“The longer the president denies these realities, the more difficult he makes this process,” Boehner said. “If the president embraces a measure that meets these tests, he has my word that the House will act on it. Anything less cannot pass the House.”
In the opening statement to the press conference (transcript here) the President held yesterday, Obama explained
Over the last few weeks, the Vice President has been leading negotiations with Democrats and Republicans on this issue, and they’ve made some real progress in narrowing down the differences. As of last week, both parties had identified more than $1 trillion worth of spending cuts already.
But everyone also knows that we’ll need to do more to close the deficit. We can’t get to the $4 trillion in savings that we need by just cutting the 12 percent of the budget that pays for things like medical research and education funding and food inspectors and the weather service. And we can’t just do it by making seniors pay more for Medicare. So we’re going to need to look at the whole budget, as I said several months ago. And we’ve got to eliminate waste wherever we find it and make some tough decisions about worthy priorities.
And that means trimming the defense budget, while still meeting our security needs. It means we’ll have to tackle entitlements, as long as we keep faith with seniors and children with disabilities by maintaining the fundamental security that Medicare and Medicaid provide. And, yes, we’re going to have to tackle spending in the tax code.
The President's team already has agreed to more than $1 trillion of spending reductions and promises to cut more than "the 12 percent of the budget that pays for things like...." Uncomfortable with the political advantage the Ryan Kill Medicare Budget gives his party, Obama promises to "tackle entitlements." And the GOP interprets"tackle spending in the tax code" as slash, slash, slash spending and taxes.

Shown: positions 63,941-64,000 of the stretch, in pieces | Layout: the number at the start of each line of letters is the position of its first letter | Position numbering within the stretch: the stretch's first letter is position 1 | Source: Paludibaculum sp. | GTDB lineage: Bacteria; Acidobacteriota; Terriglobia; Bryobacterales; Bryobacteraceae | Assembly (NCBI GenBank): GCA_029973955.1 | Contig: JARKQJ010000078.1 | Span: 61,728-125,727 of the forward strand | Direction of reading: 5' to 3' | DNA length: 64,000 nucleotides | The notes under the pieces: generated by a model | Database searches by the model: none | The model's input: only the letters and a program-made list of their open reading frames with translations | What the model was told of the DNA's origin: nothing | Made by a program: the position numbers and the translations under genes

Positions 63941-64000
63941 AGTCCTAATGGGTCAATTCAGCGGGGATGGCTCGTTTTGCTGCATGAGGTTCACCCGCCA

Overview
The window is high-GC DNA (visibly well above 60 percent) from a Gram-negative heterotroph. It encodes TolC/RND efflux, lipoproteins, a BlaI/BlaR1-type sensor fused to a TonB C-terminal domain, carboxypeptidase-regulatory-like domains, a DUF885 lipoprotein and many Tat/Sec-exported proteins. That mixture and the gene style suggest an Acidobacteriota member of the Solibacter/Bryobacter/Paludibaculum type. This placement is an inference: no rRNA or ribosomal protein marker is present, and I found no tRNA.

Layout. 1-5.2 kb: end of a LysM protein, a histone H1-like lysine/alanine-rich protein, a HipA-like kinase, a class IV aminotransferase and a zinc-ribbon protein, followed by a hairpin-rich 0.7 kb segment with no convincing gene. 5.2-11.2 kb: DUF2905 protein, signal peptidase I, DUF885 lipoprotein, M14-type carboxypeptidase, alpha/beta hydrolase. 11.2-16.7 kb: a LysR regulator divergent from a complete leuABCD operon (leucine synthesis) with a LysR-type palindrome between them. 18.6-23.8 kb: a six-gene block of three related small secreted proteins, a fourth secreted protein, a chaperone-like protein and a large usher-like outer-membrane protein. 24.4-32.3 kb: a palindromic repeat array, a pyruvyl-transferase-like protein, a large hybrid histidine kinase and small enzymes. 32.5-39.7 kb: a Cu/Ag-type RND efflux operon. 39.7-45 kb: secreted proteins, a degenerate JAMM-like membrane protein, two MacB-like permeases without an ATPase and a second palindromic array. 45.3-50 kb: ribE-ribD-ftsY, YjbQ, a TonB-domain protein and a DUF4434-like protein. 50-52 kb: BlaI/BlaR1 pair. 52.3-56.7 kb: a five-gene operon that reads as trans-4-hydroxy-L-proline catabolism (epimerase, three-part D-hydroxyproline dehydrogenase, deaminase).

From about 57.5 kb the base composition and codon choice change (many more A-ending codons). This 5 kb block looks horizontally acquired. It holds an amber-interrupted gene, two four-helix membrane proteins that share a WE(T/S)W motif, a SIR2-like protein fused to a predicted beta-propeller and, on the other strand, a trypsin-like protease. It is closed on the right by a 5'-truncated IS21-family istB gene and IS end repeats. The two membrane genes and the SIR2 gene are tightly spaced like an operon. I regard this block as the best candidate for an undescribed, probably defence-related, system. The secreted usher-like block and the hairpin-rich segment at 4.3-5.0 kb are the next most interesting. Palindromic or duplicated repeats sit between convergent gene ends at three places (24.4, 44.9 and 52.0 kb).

The President a moment later adds "The tax cuts I’m proposing we get rid of are tax breaks for millionaires and billionaires; tax breaks for oil companies and hedge fund managers and corporate jet owners." But as Digby notes, "It’s the Democratic equivalent of Republicans pretending that the deficit can be closed by cutting PBS and the National Endowment for the Arts.." While the GOP is "all-in on splashing spending," she recognizes," so are Democrats, except they want some symbolic tax increases on some symbolic rich people to make the medicine go down a little bit more smoothly." Eliminating the tax breaks on corporate jets, while a fine idea, nevertheless would save only around $3 billion over ten years.
When the President says, as he did yesterday, "Call me naïve, but my expectation is that leaders are going to lead," the temptation is to say: "O.K., you are naive. Clearly." But it is hardly likely, given this President's experience in negotiating with Republicans, that he would think that he could give away the far- or about 83% of it- and then expect the other side to give in and compromise, even a little. The Administration repeatedly has sounded the alarm about the danger of not raising the debt ceiling but has chosen not to make a concerted effort to explain it to the American people, leaving the latter opposed, and the former practically begging Republicans to be responsible ("my expectation is that they'll do the responsible thing"). The GOP leadership has little incentive to come to any agreement until 11:59 p.m., once it has wrenched the maximum number of concessions from the President.
Yesterday, President Obama assured the public of the good intentions of the GOP, claiming "it’s not often that Washington sees both parties agree on the scale and the urgency of the challenge at hand. Nobody wants to put the creditworthiness of the United States in jeopardy." That may be naivete in extremis or the plea of a President who is willing to nudge the nation back into recession as long as he is perceived as bipartisan. But Harry Truman it's not.